Wednesday, December 10, 2014

Many Americans on Long-Term Painkillers Take Potentially Fatal Drug Combinations

Nearly 60 percent of patients on opioid pain treatments for long-term conditions were prescribed potentially dangerous mixtures of medications during the same time period, according to a report released today. Two-thirds of patients on these medication mixtures were prescribed the drugs by two or more physicians, and nearly 40 percent filled their prescriptions at more than one pharmacy.  
The new report, A Nation in Painprovides a comprehensive analysis of the use of prescription opioid medications – such as codeine, morphine, oxycodone and hydrocodone – in the U.S. between 2009 and 2013.
Among  those taking dangerous drug mixtures last year, nearly  one in three patients were on both an opiate and an anti-anxiety benzodiazepine, a combination that is the most common cause of multiple drug overdose deaths. Approximately 28 percent of opioid users were taking a muscle relaxant. Eight percent were combining an opioid, muscle relaxant and a benzodiazepine – a popular combination among pill mills known as the "Houston Cocktail." Additionally, 27 percent were taking multiple opiate pain treatments simultaneously.
Women accounted for nearly two-thirds of those taking these potentially hazardous mixes of medications.
"There could be instances when prescribing these combinations of drugs is appropriate, but not at this scale. The fact that the majority of these patients are being treated by multiple physicians and pharmacies signals a communication breakdown that leads to dangerous use," said Lynne Nowak, M.D., medical director at Express Scripts and a former hospice care physician. "Government- and insurer-run drug monitoring programs can help prevent these possibly life-threatening scenarios, but unfortunately they are underused and vary by state. As more people gain access to health coverage, this problem will worsen if the country doesn't use every tool at its disposal to ensure the safe use of these medications."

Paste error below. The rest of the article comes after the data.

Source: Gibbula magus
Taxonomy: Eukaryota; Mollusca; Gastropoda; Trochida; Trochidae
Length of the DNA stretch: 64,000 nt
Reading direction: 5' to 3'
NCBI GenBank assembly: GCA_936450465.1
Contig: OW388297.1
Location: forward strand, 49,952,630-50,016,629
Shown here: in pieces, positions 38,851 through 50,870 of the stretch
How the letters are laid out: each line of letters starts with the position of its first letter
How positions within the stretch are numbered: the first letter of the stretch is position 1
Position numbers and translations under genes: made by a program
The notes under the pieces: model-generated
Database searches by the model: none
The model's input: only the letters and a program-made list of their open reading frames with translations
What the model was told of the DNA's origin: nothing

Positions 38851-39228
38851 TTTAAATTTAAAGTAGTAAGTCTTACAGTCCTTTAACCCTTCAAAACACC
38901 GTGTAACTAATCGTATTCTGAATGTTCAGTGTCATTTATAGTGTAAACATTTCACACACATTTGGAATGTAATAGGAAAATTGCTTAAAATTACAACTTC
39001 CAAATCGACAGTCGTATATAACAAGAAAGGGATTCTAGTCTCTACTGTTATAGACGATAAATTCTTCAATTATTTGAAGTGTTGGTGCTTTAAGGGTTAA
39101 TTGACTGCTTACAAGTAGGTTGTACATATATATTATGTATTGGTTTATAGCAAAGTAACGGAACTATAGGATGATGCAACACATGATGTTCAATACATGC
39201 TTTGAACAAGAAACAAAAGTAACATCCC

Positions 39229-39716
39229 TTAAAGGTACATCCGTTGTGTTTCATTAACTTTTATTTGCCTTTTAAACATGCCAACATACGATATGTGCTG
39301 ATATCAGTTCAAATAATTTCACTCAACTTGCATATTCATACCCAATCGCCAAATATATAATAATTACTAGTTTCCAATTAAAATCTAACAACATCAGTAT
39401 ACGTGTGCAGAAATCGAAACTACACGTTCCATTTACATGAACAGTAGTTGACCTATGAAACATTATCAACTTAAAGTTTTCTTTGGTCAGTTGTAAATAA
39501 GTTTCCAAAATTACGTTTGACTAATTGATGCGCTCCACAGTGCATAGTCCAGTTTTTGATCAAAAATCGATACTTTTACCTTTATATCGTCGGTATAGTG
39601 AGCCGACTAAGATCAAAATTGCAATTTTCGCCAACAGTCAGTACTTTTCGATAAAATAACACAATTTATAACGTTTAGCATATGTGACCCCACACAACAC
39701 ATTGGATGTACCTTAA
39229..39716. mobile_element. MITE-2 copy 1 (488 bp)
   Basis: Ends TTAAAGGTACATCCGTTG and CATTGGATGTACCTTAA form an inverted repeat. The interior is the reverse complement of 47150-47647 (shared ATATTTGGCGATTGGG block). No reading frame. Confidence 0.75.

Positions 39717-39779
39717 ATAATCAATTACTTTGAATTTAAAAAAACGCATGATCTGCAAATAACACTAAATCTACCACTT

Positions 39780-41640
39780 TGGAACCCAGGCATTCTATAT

Same Number of Patients, Increasing Number of Prescriptions
From 2009 to 2013, the number of Americans taking opioids on a long-term basis remained fairly constant, stabilizing the upward trend seen in recent decades. However, the amount of medication taken by people filling opioid prescriptions increased significantly. Both the number of opioid prescriptions filled and the number of days of medicine per prescription rose more than 8 percent over the past five years. 
Other Utilization and Demographic Trends
  • Nearly half of patients who took opiate painkillers for more than 30 days in the first year continued to use them for three years or longer.
  • Almost half of chronic opioid users took only short-acting medications – rather than longer-acting formulations – thus increasing their risk for addiction.
  • Women were 30 percent more likely than men to use an opioid pain medication, but men tended to fill more frequent and potent opioid prescriptions.
  • While the elderly had the highest prevalence rate of opioid use, younger adults tended to fill more frequent opioid prescriptions.

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